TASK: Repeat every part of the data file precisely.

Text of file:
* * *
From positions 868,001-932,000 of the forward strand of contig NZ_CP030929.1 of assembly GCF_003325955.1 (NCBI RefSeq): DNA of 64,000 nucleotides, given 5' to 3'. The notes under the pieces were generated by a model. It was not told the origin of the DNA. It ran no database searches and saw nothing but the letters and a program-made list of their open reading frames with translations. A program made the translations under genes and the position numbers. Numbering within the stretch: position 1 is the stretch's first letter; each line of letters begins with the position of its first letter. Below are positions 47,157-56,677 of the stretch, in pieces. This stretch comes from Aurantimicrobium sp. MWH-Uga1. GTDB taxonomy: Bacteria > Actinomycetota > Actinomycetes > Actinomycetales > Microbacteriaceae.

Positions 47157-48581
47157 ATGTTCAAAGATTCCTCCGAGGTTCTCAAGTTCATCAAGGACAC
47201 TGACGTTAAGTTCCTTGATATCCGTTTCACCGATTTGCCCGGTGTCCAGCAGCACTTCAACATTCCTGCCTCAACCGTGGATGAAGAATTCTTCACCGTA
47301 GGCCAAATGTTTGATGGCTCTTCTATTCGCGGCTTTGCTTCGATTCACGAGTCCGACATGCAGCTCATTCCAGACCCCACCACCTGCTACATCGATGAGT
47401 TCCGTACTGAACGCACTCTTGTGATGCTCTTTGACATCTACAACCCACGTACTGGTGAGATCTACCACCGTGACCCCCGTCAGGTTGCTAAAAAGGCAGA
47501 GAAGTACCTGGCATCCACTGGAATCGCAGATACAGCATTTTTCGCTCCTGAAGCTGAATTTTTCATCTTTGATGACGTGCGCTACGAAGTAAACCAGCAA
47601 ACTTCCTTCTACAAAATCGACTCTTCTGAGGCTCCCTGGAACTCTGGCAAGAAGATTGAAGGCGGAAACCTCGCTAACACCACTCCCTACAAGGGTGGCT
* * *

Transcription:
From positions 868,001-932,000 of the forward strand of contig NZ_CP030929.1 of assembly GCF_003325955.1 (NCBI RefSeq): DNA of 64,000 nucleotides, given 5' to 3'. The notes under the pieces were generated by a model. It was not told the origin of the DNA. It ran no database searches and saw nothing but the letters and a program-made list of their open reading frames with translations. A program made the translations under genes and the position numbers. Numbering within the stretch: position 1 is the stretch's first letter; each line of letters begins with the position of its first letter. Below are positions 47,157-56,677 of the stretch, in pieces. This stretch comes from Aurantimicrobium sp. MWH-Uga1. GTDB taxonomy: Bacteria > Actinomycetota > Actinomycetes > Actinomycetales > Microbacteriaceae.

Positions 47157-48581
47157 ATGTTCAAAGATTCCTCCGAGGTTCTCAAGTTCATCAAGGACAC
47201 TGACGTTAAGTTCCTTGATATCCGTTTCACCGATTTGCCCGGTGTCCAGCAGCACTTCAACATTCCTGCCTCAACCGTGGATGAAGAATTCTTCACCGTA
47301 GGCCAAATGTTTGATGGCTCTTCTATTCGCGGCTTTGCTTCGATTCACGAGTCCGACATGCAGCTCATTCCAGACCCCACCACCTGCTACATCGATGAGT
47401 TCCGTACTGAACGCACTCTTGTGATGCTCTTTGACATCTACAACCCACGTACTGGTGAGATCTACCACCGTGACCCCCGTCAGGTTGCTAAAAAGGCAGA
47501 GAAGTACCTGGCATCCACTGGAATCGCAGATACAGCATTTTTCGCTCCTGAAGCTGAATTTTTCATCTTTGATGACGTGCGCTACGAAGTAAACCAGCAA
47601 ACTTCCTTCTACAAAATCGACTCTTCTGAGGCTCCCTGGAACTCTGGCAAGAAGATTGAAGGCGGAAACCTCGCTAACACCACTCCCTACAAGGGTGGCT